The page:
Most children become excited when they are around their friends, experiencing something new or playing games. Most children have the energy to run around for an hour in the schoolyard during a lunch break or a sports match. Most children will become impatient when told to wait for something they are looking forward to. Most children will become distracted from their work when something more interesting happens. On the other hand, most children are able to be in a classroom and sit still while the teacher gives a lesson. They are also able to concentrate on and complete the work they are given. They may not enjoy the process of waiting, but will still be able to control themselves. Some children cannot contain their excitement, their energy or their impulses, and also cannot sustain their attention long enough to learn and behave well in a classroom situation. These children are often diagnosed with Attention Deficit/Hyperactivity Disorder.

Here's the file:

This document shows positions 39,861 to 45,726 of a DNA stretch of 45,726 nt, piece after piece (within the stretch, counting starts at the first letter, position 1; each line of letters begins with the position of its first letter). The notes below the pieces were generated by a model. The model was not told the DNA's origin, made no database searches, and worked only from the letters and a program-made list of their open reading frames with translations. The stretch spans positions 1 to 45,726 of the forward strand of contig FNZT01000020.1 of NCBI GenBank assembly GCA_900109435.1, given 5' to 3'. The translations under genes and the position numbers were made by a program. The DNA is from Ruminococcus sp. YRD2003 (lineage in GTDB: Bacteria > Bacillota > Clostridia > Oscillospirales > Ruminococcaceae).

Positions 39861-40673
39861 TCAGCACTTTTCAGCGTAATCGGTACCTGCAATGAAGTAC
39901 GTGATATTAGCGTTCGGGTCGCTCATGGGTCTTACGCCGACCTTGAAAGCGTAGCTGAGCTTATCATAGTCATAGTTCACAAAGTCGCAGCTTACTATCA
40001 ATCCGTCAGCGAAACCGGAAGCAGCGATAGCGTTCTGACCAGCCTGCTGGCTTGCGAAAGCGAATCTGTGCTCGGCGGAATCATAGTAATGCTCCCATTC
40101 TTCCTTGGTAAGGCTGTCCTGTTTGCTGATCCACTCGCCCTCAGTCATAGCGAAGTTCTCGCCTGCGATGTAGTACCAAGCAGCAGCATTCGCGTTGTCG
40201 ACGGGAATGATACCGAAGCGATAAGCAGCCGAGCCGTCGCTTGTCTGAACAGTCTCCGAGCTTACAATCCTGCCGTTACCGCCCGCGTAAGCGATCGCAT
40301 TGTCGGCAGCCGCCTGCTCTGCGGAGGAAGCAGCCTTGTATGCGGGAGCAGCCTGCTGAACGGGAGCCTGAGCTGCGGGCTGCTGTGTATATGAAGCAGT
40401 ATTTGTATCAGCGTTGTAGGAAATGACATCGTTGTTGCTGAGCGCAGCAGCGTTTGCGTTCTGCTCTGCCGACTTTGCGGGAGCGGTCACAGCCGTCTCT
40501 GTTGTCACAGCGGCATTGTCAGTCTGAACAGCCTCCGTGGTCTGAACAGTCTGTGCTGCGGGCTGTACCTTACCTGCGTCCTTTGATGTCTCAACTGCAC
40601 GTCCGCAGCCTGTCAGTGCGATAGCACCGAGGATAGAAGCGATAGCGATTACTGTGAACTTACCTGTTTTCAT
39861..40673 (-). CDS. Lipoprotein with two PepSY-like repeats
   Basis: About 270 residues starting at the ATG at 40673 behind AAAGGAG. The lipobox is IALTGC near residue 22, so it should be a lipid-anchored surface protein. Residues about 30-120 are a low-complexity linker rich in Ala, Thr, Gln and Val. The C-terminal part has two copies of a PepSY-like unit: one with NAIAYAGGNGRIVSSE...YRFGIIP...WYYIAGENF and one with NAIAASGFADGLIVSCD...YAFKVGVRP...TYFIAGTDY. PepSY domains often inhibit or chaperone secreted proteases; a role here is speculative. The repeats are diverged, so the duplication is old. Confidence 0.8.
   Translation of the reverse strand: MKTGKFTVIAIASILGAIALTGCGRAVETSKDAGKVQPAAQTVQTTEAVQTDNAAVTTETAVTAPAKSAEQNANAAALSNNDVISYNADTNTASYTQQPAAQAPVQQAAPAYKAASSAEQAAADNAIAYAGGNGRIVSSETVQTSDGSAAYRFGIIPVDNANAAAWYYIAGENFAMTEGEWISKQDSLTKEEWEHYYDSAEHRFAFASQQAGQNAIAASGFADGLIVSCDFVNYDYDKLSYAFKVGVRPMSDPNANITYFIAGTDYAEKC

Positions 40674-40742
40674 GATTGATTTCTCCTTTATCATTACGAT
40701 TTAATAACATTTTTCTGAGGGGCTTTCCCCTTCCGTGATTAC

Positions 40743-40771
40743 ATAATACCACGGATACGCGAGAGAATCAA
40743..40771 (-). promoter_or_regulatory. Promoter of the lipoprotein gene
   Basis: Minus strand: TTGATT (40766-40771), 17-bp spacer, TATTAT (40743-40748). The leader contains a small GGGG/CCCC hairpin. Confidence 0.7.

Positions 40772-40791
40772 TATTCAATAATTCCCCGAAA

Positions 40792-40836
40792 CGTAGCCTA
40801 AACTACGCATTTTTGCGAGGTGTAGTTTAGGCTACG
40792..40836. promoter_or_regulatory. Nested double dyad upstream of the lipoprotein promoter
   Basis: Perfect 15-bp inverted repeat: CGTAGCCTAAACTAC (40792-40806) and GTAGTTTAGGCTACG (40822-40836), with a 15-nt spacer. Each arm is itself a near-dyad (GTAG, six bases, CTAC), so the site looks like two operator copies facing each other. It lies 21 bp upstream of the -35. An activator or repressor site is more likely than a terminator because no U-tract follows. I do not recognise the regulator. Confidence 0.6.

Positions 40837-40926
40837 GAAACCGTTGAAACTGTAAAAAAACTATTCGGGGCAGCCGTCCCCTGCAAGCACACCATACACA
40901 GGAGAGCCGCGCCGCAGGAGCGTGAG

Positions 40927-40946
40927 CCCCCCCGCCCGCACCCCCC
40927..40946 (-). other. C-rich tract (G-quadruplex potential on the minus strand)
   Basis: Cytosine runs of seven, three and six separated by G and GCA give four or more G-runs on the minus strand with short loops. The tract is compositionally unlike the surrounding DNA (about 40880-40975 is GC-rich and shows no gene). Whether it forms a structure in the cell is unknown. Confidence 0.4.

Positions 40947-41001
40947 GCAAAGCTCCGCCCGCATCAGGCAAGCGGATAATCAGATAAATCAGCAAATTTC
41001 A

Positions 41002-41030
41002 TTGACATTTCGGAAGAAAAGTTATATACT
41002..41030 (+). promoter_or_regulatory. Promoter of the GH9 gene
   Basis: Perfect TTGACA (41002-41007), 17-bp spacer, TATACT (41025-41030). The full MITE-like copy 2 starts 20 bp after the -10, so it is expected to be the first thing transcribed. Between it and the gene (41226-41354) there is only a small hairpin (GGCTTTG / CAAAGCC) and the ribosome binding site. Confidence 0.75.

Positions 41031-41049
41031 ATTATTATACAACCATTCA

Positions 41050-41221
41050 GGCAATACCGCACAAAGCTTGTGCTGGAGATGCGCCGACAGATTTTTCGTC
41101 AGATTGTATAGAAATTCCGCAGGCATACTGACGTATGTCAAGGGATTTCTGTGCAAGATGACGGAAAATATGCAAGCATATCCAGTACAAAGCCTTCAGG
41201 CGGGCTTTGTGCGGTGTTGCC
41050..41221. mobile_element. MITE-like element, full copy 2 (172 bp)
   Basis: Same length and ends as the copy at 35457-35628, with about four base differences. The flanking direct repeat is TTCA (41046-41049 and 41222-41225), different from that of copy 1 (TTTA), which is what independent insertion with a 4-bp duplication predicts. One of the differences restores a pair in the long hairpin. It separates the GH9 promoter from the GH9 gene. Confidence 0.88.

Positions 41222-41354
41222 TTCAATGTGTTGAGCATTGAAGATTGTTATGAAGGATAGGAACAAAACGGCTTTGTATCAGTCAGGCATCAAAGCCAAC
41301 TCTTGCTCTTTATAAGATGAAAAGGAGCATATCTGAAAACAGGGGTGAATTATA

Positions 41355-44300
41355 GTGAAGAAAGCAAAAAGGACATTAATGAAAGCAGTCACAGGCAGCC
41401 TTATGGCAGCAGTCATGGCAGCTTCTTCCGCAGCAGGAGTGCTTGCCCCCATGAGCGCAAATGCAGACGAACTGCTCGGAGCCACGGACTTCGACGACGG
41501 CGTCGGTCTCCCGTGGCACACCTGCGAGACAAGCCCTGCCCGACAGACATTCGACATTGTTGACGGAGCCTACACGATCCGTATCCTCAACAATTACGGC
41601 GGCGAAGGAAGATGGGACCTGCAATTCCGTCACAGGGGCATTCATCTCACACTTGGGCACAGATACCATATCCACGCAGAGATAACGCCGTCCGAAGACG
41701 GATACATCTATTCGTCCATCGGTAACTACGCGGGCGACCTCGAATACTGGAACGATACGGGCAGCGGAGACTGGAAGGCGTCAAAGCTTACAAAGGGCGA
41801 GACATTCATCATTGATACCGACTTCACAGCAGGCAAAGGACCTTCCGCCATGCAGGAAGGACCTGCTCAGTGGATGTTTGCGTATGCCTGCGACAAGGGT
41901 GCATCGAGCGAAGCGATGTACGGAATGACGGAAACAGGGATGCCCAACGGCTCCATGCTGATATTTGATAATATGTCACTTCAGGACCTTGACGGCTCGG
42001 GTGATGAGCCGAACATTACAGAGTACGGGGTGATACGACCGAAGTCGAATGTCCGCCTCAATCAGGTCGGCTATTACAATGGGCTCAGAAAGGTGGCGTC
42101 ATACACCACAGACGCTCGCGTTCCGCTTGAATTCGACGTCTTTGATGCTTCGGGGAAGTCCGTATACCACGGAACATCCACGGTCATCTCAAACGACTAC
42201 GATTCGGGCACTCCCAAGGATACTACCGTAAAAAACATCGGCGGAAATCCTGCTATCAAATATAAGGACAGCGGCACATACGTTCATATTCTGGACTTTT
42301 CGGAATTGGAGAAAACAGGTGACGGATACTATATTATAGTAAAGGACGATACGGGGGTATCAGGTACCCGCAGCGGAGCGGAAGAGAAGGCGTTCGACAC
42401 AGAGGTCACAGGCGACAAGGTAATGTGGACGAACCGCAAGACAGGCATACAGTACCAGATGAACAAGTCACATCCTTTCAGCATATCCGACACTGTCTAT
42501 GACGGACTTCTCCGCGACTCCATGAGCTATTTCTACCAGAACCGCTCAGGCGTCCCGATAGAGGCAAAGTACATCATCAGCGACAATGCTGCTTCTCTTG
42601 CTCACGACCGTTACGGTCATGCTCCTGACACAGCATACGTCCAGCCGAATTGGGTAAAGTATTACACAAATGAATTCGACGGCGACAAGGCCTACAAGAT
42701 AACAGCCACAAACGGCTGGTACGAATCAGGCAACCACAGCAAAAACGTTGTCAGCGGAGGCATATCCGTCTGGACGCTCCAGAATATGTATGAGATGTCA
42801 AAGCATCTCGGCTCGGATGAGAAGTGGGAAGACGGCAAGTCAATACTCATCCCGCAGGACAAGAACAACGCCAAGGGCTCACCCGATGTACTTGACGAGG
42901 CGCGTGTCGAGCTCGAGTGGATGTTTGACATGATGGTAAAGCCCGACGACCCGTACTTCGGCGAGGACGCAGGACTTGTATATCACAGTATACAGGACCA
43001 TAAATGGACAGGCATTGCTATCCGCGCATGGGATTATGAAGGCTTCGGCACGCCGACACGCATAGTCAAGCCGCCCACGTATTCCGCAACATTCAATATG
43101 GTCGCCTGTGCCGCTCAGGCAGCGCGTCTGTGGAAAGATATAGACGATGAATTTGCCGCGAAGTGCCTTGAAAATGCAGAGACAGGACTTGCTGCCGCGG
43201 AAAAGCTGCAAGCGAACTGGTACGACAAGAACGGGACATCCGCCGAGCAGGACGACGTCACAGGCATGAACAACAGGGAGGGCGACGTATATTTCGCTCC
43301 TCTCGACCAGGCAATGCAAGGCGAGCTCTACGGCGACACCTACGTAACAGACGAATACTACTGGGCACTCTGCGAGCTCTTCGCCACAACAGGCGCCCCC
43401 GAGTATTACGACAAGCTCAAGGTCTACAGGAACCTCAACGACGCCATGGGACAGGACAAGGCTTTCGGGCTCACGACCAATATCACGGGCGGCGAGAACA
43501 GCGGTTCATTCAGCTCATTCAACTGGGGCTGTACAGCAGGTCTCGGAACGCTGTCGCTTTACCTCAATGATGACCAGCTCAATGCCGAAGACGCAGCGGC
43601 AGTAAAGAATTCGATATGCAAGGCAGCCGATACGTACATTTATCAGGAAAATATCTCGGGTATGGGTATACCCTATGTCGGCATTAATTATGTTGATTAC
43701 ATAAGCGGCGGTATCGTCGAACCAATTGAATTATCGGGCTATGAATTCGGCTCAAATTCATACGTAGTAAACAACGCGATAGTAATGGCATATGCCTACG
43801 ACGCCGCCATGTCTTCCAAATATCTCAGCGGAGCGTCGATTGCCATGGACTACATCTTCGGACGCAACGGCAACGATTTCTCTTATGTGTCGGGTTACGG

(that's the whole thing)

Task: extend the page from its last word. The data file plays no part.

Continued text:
Further information on ADHD is described on the “We Assist ADHD” page.
Disorders are diagnosed when the behaviour or mood of a person impairs their ability to function. Attention Deficit/Hyperactivity Disorder describes what happens when a child’s level of inattention, hyperactivity and/or impulsivity goes beyond what would reasonably be expected, and interferes with their capacity to process information and adapt their behaviour to different contexts.
Assessment and Diagnosis of Attention Deficit / Hyperactivity Disorder
In order to diagnose ADD or ADHD, the Centre utilises a range of measure including observation, Gold Standard psychological questionnaires, and continuous Performance tests. In addition an QEEG (Quantitative Electroencephalogram) which can be undertaken at the Centre can reveal abnormal brainwave patterns. While QEEGs can be employed as a diagnostic tool, this technology is not generally used in Australia for the diagnosis of AD/HD.
At the Listen And Learn Centre ADHD diagnosis is undertaken by psychologists experienced in assessing inattention, impulsivity, hyperactivity and behaviours of concern.